The Waiter

Imagine with me, please.

Imagine that you’re a minimum-wage waiter at a small, private restaurant. The owners are nice people, and it’s pleasant work, even though you don’t make much money. Most of the employees have worked there for a while, and know each other pretty well. The rooms are worn, but homey and comfortable. The food is not fancy, but it’s prepared well and served with pride.

Their banquet room stays pretty busy, with anniversaries and birthdays. Today, there’s a wedding reception, and it’s turned into kind of a rowdy bunch. In fact, a number of the guests are getting tipsy. They’re still nice, but their words are slurred and they walk funny. There’s been a line at the bar all night, and now there’s a line for the toilets.

The best man pulls you aside. “Yeah, we didn’t expect this many people! The beer is running out. Do you have a spare keg in your cooler? I’ll pay retail for it!” You check with your shift manager, and there’s no spare keg. The best man nearly panics. His eyes dart around the room.

At that point, one of the grandmothers interrupts. “Relax, John. I’ve got this.” She gestures for you to follow her, and walks off. John does NOT relax, but he’s got no options.

The grandma walks up to the young man who stands out among the crowd of rough men in the corner. You overhear a brief argument before she turns to you: “Do whatever he says to do,” and walks off. This is a woman you don’t argue with.

The guy – he might be thirty, and he looks rough, like it’s been a hard thirty years – turns to you and asks politely, “Where’s your dishwasher?” You lead him to the back.

“Excellent! Just what I was looking for!” He grins as he points at a stack of empty five gallon buckets draining on the drainage rack. “Fill all of these with water please. And this, too,” as he dumps the last pickle out of another bucket. He turns to continue his conversation with his friends.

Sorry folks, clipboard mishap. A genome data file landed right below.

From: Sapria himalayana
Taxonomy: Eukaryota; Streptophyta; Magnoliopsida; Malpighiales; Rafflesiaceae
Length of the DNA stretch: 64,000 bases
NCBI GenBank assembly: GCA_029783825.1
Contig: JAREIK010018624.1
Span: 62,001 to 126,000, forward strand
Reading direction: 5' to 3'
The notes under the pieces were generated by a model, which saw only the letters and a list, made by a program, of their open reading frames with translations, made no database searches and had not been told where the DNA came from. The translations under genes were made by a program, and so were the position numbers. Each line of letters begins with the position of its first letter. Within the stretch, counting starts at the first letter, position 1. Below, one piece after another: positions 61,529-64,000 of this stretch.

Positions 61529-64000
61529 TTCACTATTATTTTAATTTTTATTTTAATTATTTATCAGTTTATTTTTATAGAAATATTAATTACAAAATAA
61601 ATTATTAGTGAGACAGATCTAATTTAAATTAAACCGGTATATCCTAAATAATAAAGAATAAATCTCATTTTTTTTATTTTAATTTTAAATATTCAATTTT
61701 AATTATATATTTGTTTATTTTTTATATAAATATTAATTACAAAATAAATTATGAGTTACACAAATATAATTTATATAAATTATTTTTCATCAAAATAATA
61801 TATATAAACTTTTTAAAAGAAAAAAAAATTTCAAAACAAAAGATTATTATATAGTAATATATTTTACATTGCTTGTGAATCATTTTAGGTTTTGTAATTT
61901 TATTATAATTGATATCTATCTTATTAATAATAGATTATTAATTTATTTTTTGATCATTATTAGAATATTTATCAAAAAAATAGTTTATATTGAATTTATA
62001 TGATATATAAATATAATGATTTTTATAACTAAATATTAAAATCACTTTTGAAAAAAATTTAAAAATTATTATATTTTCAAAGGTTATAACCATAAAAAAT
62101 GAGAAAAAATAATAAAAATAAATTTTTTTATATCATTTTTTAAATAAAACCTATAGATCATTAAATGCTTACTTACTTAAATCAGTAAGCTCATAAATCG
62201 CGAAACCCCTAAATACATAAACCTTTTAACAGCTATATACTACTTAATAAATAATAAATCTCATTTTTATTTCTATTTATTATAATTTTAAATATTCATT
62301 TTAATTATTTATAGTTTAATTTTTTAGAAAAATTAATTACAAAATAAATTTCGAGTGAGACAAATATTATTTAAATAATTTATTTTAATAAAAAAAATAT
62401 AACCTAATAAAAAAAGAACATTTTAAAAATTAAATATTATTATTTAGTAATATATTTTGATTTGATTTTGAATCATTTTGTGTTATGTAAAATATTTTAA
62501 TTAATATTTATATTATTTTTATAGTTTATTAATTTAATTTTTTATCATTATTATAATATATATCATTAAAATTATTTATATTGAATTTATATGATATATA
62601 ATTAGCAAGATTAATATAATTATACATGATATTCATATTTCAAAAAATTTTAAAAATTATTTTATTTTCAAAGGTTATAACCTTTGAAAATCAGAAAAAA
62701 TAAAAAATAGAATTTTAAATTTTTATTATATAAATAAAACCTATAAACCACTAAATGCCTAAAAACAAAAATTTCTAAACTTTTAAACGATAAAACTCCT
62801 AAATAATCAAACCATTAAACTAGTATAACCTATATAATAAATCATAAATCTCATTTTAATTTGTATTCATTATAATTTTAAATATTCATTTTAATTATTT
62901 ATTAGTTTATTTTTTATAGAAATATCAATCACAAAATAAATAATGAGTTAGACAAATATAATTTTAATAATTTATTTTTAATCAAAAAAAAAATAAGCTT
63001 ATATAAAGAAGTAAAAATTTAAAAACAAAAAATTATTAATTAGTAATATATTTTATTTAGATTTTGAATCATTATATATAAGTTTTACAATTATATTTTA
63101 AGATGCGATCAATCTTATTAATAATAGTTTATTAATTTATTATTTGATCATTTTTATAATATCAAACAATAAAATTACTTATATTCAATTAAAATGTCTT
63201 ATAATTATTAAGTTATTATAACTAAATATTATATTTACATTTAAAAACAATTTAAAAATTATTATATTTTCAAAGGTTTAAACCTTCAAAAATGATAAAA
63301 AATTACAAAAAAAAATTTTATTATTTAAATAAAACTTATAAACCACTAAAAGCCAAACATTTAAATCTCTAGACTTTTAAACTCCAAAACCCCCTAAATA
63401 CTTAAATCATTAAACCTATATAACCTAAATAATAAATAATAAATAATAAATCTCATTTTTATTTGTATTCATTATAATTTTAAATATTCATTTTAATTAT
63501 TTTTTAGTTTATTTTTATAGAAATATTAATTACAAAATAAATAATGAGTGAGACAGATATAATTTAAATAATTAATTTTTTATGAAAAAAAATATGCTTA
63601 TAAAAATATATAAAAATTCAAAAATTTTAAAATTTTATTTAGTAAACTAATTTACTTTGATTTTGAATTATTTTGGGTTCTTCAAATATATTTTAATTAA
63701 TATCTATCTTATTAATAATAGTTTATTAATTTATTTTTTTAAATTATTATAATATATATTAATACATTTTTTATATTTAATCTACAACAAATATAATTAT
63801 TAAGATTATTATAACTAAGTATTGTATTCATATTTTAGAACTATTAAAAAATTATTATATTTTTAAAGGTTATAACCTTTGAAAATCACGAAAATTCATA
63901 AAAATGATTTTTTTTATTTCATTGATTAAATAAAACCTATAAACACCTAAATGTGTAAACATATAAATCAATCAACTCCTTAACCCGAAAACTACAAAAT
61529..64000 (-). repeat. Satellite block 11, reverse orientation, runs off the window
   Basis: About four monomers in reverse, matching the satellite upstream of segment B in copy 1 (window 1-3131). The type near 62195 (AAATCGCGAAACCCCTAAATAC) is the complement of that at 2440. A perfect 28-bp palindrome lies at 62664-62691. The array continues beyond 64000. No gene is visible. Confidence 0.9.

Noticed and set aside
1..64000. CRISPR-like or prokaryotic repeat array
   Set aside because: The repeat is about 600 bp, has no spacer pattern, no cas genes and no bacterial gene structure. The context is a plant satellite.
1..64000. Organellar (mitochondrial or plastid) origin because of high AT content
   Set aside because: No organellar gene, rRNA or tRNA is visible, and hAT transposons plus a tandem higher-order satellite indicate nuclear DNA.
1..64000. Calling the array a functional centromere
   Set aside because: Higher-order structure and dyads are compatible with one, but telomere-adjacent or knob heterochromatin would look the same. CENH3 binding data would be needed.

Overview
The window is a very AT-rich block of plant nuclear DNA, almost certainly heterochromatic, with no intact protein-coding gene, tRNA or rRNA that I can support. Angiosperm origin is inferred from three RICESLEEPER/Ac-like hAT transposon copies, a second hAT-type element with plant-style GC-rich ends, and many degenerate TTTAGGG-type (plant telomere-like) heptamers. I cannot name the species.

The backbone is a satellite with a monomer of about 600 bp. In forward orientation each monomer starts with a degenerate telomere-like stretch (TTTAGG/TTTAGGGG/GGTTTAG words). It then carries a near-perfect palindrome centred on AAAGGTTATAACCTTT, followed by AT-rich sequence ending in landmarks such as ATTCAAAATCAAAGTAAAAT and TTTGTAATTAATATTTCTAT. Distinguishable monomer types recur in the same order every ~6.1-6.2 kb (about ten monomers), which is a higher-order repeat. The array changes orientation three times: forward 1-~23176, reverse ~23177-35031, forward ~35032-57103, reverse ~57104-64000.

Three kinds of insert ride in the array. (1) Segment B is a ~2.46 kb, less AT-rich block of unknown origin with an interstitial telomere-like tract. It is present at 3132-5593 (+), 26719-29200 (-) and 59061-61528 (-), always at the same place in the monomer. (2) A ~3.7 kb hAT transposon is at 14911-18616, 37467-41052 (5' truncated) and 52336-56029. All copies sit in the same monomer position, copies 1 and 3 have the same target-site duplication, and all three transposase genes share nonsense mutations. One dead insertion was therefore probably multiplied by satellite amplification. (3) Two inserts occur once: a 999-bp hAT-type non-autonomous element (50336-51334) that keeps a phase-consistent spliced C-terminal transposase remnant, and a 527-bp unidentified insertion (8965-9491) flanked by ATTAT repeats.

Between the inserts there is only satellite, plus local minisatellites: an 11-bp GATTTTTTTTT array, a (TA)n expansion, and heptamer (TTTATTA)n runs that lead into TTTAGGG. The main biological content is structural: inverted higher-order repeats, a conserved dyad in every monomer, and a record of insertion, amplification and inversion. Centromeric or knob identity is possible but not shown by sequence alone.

You check to make sure all the pickles are out of the buckets and then you fill them from the dishwashing station. The guy is still talking. You tap his shoulder. “They’re full of water, sir.” You smell sardines on some of the guys.

“Perfect! Thank you! Now take this, please,” and he grabs a coffee cup from the dishwasher, and dips it into the pickle bucket, “to the best man, and ask him if it will do.” And he turns back to his buddies again.

You stare at the back of his head for a moment, mumbling to yourself, “Take dish water to the best man? Seriously? This guy’s not all there, is he?” But what else is there to do? The lady said to do what he told you.

The best man is behind the bar, nervously explaining to yet another bleary-eyed guest that *this* beer keg is empty, but they’ve sent someone out getting them another one. You tap on his shoulder and hand him the mug. “Will this do, sir?” He doesn’t even acknowledge your presence, but he takes the coffee mug from your hands while he repeats the same thing to a woman with smeared makeup.

He doesn’t look at the mug, but takes a sip, still talking to the bar patrons. You cringe: you know where that mug came from.

It takes a second to register, and you get ready to run. He pauses mid-sentence, and then he stops moving altogether, his eyes open wide. He looks down at the coffee cup, and you see that the water is unmistakably brown now. Oh no! It’s not even clean dishwater! You cringe again, as he slowly turns to look at you for the first time, his eyes bright.

“Yes. Yes, this will do very nicely! This is very good! Why did you save the best keg for last?” 

Meditation on John, chapter two.

1 comment:

xlp said...

Nice. Thank you.

Reminds me of a book I used for staff devotions at a denominational ministry by Donald Chatfield, Dinner with Jesus and other Left-handed Story-Sermons. Close enough to not have them screaming heresy, oblique enough for a few to enter into thought.